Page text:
BBC Radio 3, 29 March 2009
This new production of Gogol's classic satire focused specifically on
the verbal flights of fancy constructed by the central character Khestakov (Toby Jones) to convince the gullible members of
a Russian local town council that he was actually an important member of central government. He proved so adept at this task
that, when his true identity was revealed, some of the councillors (and their wives in particular) actually felt sorry. Khestakov
had brought some light into their hitherto drab lives, but now it had been extinguished. Such opinions were particularly expressed
by Anna (Frances Barber) and the Magistrate's wife (Caroline Guthrie), both of whom had become tired of their menfolk's endless
pontifications and sought something more exciting instead.
Sally Avens's production was extremely funny, especially in its emphasis on animal
imagery. The characters were prone to describing one another as "pigs" in moments of extreme stress; and occasionally the
sound of farmyard animals could be heard in the background. Such sound-effects reminded us of the play's rural setting, as
well as suggesting that the councillors were morally no better than beasts. Although appointed to govern their fellow-citizens,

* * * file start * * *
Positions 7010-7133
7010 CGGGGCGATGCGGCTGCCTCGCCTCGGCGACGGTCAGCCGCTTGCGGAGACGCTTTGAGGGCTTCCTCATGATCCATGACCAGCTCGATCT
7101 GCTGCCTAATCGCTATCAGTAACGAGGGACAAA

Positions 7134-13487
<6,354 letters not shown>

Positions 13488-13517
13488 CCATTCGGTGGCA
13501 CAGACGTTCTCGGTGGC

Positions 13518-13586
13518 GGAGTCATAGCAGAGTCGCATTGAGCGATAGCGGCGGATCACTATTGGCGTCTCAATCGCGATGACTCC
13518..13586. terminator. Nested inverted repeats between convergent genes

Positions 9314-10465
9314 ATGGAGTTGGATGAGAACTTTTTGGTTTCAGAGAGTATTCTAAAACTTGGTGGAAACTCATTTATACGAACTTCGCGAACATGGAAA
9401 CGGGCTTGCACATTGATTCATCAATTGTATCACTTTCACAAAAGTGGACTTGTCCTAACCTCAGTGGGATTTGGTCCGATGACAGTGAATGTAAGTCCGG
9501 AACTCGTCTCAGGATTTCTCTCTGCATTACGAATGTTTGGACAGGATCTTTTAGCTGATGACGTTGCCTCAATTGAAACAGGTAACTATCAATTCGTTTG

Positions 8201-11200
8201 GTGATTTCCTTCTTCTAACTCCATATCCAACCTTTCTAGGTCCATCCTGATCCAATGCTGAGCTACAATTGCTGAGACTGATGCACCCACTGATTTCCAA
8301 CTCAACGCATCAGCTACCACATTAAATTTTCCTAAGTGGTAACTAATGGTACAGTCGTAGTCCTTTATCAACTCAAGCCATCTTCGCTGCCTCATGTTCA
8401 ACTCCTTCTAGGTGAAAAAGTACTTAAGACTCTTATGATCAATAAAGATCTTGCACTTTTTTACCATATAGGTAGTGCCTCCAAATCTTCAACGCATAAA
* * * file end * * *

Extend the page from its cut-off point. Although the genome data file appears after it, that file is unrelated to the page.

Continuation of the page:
they thought nothing of abusing their responsibilities in pursuit of immediate gratification, whether social, sexual or whatever.
Gogol's dialogue was delivered at a great lick, which not only sustained the play's
farcical energy, but suggested that the councillors perpetually felt the need to talk. If they remained silent for any length
of time, they might be rendered painfully aware of the emotional bankruptcy of their lives. Khestakov readily understood this,
which helps to explain why his gift of the gab rendered him so successful in obtaining money in the form of loans from
Most of the rural characters spoke with soft northern accents, especially the harassed
Mayor (Paul Ritter) - a self-important booby possessing absolutely no administrative skill whatsoever. He never paused to
listen to anyone, remaining fully convinced of his own abilities.
The production's ending was gloriously self-reflexive, as the Mayor rather bitterly
observed that he would now become the laughing-stock of poets and dramatists (like Gogol himself). The production ended with
a collective sharp intake of breath as the councillors realized that they now had to deal with the real government
inspector, while coping at the same time with the humiliation of being gulled by Khestakov.
The cast obvously enjoyed themselves with Alaistair Beaton's racy translation. If
I had to single out anyone for commendation, it would be Ritter's Mayor.